How to Determine the Buying Power of a Home

by Carol Deeb

Determining the buying power of a home lets you how much you can afford with your income and recurring debts. Knowing if you might qualify for the price of a home before you start looking can help you to narrow down your choices. Also, you avoid committing to a property that you can't afford. Your home buying power can change depending on the current amount of your bills. The higher your monthly debt payments, the less house you can afford.

Add all of your monthly income. Include your gross wages before taxes, investments, and any spousal support that you may receive.

Add all of your monthly debt for credit and loans, except your housing expense, such as rent or current mortgage payment. Include credit card payments, car loans and any personal loans.

Calculate your new mortgage payment. If you can keep the interest rate low, you will have more home buying power. However, if it rises, you will have to look for a less expensive home, or place more money down to keep the loan amount low enough to qualify.

Add your estimated mortgage payment into the total for your monthly debt payments.

Divide your total debt payments by your monthly income. For example, if your debt is $1,500 per month, and your income is $5,000, then you will divide $1,500 by $5,000. Your answer is 0.30, or 30 percent. This is your debt-to-income (DTI) ratio.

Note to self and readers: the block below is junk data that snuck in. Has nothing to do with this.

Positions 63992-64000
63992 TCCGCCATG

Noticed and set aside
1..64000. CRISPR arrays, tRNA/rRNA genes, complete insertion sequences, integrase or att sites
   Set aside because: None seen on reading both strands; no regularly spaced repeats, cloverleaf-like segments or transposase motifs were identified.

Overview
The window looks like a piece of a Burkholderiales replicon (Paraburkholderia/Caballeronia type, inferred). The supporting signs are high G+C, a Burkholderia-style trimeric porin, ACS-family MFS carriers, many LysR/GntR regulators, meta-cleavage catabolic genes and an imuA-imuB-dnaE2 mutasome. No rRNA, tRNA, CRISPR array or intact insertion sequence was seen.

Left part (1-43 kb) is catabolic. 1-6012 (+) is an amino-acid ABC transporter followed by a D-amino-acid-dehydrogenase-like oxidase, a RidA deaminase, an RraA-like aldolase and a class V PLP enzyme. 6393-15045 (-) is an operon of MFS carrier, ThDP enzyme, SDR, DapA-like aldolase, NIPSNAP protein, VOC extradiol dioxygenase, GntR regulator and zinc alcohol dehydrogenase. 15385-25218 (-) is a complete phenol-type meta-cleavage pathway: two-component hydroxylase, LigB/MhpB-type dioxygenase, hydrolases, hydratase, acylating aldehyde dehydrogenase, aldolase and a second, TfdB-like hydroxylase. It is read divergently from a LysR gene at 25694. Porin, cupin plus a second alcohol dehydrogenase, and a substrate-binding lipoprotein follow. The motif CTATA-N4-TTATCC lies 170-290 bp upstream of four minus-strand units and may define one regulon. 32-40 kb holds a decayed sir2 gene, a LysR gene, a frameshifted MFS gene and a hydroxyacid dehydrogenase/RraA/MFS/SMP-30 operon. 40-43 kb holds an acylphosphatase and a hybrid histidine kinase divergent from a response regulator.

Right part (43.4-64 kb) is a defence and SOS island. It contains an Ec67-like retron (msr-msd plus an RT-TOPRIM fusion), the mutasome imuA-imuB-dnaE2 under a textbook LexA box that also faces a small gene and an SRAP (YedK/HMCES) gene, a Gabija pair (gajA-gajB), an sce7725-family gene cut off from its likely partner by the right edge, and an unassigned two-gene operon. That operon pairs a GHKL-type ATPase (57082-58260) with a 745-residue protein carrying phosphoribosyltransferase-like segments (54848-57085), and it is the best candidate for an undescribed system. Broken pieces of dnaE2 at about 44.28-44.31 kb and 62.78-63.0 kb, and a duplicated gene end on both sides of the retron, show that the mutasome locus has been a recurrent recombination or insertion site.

Make sure that your DTI is no higher than 36. Most lenders use 36 percent, including your new house payment, as a benchmark for how much home buying power you have.

Tip

  • Pay attention to the interest rates that fluctuate on your revolving debt, such as credit card payments. If you are looking to buy a house and your rates increase, this can reduce your home buying power. If this happens, you'll have to look for homes that are less expensive so you don't risk having your loan application rejected.

Warning

  • Depending on the type of loan you seek, you may be approved with a higher DTI. But keep in mind that if you have a larger percentage you may not comfortably be able to stay current on your payments. So although a bank may give you more buying power, it may not benefit you to take it.

About the Author

Carol Deeb has been an editor and writer since 1988. Her work has appeared in magazines, newspapers and online publications, as well as a book on education. Deeb is a real-estate investor and business owner with professional experience in human resources. She holds a Bachelor of Arts in English from San Diego State University.

Photo Credits

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